written by: Sonal Panse•edited by: Paul Arnold•updated: 3/15/2012
Find out more about the fascinating career of the cell biologist James Thomson who has carried out so much pioneering work in human stem cells and stem cell research.
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The term 'stem cell' was first coined by the Russian histologist Alexander Maksimov at the 1908 Congress of Hematologic Society in Berlin. Stem cells are a group of undifferentiated cells that can differentiate into a variety of specialized cells. They can, for example, take the form of cells that are required to build various body parts like heart muscles, brain tissue, and liver tissue.
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Embryonic Stem Cells:
The stem cells obtained from the inner cell mass of a blastocyst, an early stage embryo, are called embryonic stem cells. Embryonic stem cells are pluripotent; that is, they can transform themselves into almost any specialized cell in the body. This makes embryonic stem cells interesting from the point of research. They could be induced to develop in a specified way and be used in medical therapies to repair or replace cells and tissue damaged by degenerative diseases.
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Dr. James Thomson (20 December 1958), a renowned developmental biologist from the University of Wisconsin, has done pioneering work in stem cell research. In 1998, Dr. Thomson and his research team were the first to isolate and grow human embryonic stem cells in the laboratory.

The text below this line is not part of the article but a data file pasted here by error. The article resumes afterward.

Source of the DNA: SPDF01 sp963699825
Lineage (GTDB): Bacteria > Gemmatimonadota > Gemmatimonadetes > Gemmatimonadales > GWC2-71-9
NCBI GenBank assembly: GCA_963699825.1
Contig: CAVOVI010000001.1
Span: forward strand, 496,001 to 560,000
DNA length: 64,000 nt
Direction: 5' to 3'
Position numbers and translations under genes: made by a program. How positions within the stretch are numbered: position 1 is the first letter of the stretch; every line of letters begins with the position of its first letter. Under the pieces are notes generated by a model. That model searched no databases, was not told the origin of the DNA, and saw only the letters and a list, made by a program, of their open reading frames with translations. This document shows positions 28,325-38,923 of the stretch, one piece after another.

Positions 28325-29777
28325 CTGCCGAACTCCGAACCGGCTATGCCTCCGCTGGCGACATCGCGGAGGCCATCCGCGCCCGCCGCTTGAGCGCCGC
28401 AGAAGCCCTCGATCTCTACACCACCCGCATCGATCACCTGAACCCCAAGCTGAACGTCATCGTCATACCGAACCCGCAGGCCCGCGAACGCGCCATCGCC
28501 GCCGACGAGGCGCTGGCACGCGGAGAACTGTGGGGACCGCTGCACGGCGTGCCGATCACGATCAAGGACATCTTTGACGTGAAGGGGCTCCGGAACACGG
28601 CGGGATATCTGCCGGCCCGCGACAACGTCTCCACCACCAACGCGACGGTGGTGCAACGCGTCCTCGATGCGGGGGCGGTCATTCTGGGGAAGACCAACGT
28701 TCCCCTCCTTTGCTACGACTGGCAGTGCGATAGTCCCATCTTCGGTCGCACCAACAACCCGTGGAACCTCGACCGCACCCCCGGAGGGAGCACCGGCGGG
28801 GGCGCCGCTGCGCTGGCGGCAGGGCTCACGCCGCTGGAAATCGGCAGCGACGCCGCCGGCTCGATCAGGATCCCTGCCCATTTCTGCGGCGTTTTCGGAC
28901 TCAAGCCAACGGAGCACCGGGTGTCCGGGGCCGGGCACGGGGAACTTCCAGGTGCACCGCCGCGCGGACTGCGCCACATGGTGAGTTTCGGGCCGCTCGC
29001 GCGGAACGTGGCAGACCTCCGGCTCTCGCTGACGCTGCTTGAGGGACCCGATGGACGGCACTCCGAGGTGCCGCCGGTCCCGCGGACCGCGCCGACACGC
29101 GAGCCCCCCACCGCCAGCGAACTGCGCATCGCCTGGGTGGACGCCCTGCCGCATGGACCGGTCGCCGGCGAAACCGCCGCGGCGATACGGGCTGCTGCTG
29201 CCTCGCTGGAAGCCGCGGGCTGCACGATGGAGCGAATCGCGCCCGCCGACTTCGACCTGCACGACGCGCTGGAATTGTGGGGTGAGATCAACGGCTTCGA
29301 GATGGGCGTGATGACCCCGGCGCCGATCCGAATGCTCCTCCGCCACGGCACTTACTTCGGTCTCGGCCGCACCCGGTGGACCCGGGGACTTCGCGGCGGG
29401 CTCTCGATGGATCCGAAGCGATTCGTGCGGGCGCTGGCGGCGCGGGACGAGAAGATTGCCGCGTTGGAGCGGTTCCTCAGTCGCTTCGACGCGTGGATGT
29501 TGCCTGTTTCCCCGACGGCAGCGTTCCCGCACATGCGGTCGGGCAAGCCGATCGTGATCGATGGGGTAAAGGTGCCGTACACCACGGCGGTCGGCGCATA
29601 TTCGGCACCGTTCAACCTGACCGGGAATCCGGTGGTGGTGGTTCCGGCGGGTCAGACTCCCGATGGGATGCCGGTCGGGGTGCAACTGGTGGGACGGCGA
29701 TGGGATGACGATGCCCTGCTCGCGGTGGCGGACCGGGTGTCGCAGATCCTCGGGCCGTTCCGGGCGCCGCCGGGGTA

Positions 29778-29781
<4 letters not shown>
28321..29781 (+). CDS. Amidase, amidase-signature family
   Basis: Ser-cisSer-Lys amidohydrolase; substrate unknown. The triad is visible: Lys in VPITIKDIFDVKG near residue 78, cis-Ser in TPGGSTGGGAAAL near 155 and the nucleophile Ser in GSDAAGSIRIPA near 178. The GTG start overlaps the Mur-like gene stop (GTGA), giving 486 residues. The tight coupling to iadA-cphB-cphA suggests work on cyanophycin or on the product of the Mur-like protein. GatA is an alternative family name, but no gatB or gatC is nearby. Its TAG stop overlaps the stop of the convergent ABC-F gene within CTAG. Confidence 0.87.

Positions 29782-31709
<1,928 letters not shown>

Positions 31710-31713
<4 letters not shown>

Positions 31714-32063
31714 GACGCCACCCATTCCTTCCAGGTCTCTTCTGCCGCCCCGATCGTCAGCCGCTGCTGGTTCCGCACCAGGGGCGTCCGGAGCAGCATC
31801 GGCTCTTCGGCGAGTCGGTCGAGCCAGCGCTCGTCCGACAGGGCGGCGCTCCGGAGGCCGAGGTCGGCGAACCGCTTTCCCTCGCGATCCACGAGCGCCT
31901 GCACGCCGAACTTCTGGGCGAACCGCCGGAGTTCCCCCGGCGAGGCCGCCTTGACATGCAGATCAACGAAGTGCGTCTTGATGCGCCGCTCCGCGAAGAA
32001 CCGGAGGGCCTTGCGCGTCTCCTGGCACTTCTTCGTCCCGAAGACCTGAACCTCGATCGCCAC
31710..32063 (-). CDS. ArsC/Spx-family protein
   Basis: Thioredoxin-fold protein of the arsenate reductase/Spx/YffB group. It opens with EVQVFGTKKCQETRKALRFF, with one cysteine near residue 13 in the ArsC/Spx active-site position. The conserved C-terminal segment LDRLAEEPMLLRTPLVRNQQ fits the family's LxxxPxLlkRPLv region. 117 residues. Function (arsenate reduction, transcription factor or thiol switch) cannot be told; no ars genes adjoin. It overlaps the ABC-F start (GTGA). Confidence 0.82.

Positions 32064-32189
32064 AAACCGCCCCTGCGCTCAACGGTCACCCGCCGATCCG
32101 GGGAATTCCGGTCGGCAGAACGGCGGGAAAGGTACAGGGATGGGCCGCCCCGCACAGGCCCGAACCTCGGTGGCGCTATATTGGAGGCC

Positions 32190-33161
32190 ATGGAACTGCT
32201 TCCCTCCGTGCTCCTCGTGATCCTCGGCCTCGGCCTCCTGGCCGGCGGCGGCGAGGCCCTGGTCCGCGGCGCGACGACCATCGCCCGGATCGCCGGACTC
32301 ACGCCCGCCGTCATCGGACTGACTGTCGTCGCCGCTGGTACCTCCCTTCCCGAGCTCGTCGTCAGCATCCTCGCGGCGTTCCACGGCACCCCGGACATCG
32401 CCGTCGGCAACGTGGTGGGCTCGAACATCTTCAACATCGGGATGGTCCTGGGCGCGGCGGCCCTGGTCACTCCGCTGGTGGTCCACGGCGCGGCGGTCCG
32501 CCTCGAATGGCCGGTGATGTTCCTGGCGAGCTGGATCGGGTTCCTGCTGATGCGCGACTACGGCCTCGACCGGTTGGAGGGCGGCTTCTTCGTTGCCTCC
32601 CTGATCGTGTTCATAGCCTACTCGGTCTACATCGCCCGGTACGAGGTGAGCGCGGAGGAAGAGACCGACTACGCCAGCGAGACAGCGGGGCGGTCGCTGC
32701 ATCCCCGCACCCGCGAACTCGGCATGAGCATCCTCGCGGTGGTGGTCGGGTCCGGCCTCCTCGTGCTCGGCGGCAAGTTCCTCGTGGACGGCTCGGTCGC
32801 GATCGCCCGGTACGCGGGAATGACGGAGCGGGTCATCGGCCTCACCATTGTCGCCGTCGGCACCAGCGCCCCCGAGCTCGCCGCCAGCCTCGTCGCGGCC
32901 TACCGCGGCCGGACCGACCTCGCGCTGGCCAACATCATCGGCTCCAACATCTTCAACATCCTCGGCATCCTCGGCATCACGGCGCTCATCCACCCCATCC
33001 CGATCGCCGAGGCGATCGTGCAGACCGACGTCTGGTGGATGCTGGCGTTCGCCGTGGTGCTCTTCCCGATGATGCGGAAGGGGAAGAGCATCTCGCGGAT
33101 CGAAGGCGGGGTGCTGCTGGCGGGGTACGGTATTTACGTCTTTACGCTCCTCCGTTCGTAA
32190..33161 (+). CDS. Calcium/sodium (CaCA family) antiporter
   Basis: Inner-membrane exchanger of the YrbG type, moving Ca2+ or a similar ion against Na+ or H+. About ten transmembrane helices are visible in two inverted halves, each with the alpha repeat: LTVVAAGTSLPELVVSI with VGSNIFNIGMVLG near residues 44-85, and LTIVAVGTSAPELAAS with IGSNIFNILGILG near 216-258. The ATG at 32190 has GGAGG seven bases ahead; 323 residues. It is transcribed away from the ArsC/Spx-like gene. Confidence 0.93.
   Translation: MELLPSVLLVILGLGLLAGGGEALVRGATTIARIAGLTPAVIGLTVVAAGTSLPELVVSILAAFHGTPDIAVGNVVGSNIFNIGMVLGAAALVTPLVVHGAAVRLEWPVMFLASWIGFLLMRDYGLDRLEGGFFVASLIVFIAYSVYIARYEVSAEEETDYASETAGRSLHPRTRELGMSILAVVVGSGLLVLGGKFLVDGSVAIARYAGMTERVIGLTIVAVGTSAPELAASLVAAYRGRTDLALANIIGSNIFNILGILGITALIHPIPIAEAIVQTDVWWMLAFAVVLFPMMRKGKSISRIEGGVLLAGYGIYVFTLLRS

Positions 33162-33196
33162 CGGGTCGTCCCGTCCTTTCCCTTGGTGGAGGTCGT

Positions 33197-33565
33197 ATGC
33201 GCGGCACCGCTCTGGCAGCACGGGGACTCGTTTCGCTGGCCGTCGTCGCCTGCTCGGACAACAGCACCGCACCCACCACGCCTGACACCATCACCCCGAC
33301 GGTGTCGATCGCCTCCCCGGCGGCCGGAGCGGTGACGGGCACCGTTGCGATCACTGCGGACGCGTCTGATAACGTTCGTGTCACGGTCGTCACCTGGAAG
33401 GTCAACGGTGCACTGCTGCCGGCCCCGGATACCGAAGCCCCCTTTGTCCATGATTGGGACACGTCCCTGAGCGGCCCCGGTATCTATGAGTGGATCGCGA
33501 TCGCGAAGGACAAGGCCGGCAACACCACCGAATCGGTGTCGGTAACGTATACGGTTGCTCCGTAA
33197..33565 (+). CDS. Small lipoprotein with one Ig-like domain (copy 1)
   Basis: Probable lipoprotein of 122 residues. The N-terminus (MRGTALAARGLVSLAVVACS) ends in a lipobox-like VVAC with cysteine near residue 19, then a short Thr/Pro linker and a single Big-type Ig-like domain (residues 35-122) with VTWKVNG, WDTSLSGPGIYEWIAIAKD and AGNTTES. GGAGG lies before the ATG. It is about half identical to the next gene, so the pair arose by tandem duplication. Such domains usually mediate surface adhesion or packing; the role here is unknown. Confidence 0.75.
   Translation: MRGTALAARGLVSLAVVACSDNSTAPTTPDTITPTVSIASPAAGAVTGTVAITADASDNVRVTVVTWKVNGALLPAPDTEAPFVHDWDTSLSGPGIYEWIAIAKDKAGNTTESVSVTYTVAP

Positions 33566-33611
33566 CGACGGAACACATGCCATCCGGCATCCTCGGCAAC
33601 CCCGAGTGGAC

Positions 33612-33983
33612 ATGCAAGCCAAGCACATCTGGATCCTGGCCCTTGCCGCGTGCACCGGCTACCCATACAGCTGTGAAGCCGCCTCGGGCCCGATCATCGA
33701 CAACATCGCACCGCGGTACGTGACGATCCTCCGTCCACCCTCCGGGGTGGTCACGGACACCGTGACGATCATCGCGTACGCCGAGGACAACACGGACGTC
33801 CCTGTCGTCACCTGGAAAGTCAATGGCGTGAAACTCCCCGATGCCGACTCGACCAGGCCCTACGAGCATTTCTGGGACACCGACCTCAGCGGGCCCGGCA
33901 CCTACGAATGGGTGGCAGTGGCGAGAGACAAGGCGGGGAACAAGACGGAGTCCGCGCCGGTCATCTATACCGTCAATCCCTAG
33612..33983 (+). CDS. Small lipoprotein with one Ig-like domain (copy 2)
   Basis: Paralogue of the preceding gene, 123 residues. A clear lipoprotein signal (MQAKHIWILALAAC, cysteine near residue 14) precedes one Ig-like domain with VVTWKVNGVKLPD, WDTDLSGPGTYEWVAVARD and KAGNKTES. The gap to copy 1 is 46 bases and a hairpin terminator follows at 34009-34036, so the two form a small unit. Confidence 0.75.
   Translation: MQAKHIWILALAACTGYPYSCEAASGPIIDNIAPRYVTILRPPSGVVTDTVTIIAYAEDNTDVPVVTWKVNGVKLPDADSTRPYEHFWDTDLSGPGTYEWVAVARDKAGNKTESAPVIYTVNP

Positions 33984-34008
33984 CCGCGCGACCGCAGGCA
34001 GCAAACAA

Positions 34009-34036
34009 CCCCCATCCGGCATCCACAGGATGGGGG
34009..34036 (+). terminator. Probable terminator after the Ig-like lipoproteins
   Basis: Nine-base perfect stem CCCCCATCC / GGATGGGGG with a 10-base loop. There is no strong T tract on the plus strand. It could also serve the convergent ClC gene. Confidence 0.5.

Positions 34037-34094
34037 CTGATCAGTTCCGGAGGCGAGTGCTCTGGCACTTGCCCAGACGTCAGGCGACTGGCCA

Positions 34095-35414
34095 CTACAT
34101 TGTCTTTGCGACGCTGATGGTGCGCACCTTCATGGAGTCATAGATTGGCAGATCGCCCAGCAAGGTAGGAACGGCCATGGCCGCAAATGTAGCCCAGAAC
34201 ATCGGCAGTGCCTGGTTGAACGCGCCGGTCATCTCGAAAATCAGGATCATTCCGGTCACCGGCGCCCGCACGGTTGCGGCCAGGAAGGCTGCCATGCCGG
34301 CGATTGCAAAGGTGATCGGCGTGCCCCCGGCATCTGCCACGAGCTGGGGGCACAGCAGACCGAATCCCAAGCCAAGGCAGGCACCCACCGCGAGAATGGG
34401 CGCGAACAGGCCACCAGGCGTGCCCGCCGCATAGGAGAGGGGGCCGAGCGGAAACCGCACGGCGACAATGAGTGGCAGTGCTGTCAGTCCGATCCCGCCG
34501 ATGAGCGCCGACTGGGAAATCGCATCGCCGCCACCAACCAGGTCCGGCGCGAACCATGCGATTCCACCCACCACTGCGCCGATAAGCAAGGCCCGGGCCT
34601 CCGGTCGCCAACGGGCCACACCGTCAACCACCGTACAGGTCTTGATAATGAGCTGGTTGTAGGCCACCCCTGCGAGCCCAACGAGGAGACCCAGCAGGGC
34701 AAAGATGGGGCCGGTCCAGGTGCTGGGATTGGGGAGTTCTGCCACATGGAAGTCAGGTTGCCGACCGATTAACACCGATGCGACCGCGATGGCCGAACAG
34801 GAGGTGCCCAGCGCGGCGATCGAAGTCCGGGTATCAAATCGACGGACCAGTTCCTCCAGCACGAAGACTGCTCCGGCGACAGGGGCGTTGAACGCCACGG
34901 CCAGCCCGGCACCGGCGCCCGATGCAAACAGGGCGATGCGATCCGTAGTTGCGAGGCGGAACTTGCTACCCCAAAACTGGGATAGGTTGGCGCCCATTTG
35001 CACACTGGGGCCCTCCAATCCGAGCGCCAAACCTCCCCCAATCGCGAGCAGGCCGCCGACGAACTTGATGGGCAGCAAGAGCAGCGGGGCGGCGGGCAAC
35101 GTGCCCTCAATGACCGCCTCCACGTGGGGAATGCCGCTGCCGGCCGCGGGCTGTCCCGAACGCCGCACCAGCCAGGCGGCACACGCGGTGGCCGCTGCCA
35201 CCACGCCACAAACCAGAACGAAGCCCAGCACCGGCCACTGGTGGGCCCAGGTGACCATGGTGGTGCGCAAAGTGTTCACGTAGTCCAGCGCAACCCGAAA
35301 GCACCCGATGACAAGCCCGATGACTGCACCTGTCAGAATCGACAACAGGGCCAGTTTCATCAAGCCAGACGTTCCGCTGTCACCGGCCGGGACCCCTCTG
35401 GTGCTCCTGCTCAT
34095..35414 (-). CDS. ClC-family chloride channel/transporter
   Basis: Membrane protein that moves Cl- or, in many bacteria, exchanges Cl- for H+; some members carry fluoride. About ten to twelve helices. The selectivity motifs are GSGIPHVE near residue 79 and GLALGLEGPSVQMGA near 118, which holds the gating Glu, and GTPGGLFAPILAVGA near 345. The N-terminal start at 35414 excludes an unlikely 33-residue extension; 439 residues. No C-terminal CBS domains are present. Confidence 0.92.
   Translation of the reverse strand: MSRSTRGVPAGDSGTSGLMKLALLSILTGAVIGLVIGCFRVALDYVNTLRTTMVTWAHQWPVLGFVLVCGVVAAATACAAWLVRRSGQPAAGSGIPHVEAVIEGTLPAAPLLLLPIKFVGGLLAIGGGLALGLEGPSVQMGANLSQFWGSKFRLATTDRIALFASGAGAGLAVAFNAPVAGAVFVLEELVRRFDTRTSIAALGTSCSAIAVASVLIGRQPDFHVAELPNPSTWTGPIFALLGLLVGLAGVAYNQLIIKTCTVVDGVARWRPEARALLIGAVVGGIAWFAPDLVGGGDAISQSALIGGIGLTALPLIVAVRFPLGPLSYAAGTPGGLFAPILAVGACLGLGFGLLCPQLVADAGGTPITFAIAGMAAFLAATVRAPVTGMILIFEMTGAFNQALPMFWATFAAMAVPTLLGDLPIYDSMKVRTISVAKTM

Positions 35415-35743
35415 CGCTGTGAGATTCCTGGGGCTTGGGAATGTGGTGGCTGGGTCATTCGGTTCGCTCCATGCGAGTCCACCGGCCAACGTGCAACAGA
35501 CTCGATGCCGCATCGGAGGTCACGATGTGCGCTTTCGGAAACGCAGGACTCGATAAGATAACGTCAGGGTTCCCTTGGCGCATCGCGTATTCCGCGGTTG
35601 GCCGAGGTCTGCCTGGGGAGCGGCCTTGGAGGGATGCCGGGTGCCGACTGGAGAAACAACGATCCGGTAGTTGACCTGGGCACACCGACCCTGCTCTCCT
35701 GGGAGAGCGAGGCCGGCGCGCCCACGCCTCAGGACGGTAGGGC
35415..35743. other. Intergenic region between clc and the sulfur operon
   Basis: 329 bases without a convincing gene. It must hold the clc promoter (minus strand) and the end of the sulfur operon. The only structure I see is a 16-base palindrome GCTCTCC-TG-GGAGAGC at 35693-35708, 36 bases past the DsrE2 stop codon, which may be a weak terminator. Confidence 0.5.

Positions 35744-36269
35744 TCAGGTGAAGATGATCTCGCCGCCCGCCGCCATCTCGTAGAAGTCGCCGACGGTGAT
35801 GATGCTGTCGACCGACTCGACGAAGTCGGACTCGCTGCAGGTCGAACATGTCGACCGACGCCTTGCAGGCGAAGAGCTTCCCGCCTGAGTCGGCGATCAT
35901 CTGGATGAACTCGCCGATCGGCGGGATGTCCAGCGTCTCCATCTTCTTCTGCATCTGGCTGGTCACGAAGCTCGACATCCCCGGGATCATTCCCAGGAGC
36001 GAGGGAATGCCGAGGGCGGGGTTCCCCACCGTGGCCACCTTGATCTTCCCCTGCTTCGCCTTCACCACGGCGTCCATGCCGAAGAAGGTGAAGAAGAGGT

Dr. Thomson, who grew up in Oak Park in Chicago, has a Bachelor of Science Degree in Biophysics (1981) from the University of Illinois and Doctorates in Veterinary Medicine (1985) and Molecular Biology (1988) from the University of Pennsylvania. He received a Veterinary Pathology Certification in 1995.
He became interested in embryonic development while studying at the University of Illinois. It was at this time, in 1981, that the researchers Martin Evans and Matthew Kaufman and Gail R. Martin (working independently) were successful in extracting embryonic stem cells from mouse embryos. Taking note, Thomson began working on extracting embryonic stem cells from rhesus monkeys.
He continued this research after moving to the University of Wisconsin in 1991 and was successful, in 1995, in isolating and extracting rhesus monkey embryonic stem cells. Then, after consulting with bioethicists and using discarded embryonic tissue that would otherwise have been destroyed, he ventured into human stem cell research.
Around this time, in 1997, Dr. Ian Wilmut of Scotland announced the successful creation of Dolly the clone sheep. Dolly had been created by inserting the DNA of an udder cell into an egg that had previously had its DNA removed. The creation of Dolly proved that cell development is reversible.
This discovery really interested Thomson. After he and his team successfully isolated and grew human embryonic cells in 1998, Thomson began to explore possibilities of inducing normal body cells to revert into embryonic cells. Ten years later, he created induced pluripotent stem (iPS) cells from skin cells. In this procedure no fetal biological material is needed resolving much of the controversy about using embryonic stem cells.